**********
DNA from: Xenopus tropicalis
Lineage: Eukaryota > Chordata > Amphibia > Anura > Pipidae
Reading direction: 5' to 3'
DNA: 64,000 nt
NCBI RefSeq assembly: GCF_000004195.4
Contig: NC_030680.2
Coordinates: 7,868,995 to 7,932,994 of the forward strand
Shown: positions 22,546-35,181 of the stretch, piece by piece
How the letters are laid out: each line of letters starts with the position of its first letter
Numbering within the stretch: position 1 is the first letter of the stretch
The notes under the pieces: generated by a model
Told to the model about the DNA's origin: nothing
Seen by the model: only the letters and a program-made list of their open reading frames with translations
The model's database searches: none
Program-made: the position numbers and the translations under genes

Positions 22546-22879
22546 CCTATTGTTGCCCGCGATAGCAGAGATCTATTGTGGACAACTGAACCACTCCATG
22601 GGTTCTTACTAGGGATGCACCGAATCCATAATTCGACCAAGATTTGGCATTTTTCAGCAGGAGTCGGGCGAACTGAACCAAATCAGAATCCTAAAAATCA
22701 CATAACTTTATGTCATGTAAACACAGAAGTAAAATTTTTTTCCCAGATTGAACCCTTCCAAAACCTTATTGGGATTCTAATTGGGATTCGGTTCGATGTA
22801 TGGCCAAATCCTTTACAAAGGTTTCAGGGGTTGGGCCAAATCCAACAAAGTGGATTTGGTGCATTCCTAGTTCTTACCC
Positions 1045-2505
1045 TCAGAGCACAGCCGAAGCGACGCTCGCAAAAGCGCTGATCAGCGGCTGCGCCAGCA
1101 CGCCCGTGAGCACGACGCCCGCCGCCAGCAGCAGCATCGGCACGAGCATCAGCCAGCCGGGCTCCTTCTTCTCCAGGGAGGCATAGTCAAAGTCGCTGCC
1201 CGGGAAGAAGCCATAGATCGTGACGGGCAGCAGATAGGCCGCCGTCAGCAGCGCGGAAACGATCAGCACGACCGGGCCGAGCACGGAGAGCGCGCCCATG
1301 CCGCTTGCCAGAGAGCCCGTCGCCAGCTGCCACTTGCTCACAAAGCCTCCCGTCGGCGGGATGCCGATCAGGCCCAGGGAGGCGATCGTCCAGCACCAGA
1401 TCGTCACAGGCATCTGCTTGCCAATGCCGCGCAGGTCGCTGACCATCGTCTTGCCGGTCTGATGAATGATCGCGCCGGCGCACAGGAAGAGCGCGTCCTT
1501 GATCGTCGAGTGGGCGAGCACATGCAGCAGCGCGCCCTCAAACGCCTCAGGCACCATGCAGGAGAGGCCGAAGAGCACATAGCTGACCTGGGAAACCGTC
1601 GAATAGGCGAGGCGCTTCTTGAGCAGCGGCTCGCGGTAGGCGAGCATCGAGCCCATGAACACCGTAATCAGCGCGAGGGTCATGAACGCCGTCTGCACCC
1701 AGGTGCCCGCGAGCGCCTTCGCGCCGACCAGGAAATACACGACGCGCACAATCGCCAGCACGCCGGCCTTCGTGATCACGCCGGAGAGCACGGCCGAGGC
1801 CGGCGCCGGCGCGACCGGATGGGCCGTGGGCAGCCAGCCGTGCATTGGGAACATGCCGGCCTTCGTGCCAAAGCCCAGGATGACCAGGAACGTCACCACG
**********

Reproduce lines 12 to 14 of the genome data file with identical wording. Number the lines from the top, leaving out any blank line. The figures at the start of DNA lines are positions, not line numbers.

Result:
Told to the model about the DNA's origin: nothing
Seen by the model: only the letters and a program-made list of their open reading frames with translations
The model's database searches: none